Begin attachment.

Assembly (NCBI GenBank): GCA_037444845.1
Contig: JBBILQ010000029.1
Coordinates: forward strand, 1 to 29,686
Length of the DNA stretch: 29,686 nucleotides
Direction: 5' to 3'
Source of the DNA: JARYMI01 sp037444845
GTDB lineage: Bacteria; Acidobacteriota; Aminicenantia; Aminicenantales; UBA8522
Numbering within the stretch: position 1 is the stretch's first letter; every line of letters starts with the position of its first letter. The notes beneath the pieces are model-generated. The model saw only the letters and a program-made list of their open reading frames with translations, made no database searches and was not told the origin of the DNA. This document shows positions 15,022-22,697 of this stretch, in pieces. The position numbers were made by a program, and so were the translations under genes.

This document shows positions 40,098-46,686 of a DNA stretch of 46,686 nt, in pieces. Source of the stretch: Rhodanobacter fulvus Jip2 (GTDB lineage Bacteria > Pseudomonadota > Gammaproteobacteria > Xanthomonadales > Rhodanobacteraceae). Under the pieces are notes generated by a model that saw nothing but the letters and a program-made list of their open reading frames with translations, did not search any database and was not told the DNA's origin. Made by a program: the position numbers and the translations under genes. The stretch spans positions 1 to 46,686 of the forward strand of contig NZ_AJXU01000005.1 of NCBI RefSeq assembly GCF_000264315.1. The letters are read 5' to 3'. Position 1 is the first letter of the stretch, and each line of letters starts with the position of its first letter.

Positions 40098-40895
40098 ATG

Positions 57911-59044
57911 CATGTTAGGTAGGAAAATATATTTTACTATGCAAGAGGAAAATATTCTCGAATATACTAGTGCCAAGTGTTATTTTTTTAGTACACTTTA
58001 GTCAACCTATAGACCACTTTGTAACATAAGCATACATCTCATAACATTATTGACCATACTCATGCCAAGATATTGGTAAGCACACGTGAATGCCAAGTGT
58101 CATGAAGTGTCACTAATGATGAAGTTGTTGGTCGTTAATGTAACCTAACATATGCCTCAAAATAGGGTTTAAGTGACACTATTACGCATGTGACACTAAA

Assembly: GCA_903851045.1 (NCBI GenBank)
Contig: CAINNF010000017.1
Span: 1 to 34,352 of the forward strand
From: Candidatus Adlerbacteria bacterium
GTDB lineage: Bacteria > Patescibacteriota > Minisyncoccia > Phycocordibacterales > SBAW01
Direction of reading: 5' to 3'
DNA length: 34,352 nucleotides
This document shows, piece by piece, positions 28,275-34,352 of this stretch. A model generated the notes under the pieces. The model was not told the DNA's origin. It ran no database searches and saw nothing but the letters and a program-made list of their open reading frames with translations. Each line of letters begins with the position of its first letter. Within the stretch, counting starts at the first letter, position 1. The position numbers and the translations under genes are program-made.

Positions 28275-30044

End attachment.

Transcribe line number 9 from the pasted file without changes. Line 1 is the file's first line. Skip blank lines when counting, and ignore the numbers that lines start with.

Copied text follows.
This document shows positions 40,098-46,686 of a DNA stretch of 46,686 nt, in pieces. Source of the stretch: Rhodanobacter fulvus Jip2 (GTDB lineage Bacteria > Pseudomonadota > Gammaproteobacteria > Xanthomonadales > Rhodanobacteraceae). Under the pieces are notes generated by a model that saw nothing but the letters and a program-made list of their open reading frames with translations, did not search any database and was not told the DNA's origin. Made by a program: the position numbers and the translations under genes. The stretch spans positions 1 to 46,686 of the forward strand of contig NZ_AJXU01000005.1 of NCBI RefSeq assembly GCF_000264315.1. The letters are read 5' to 3'. Position 1 is the first letter of the stretch, and each line of letters starts with the position of its first letter.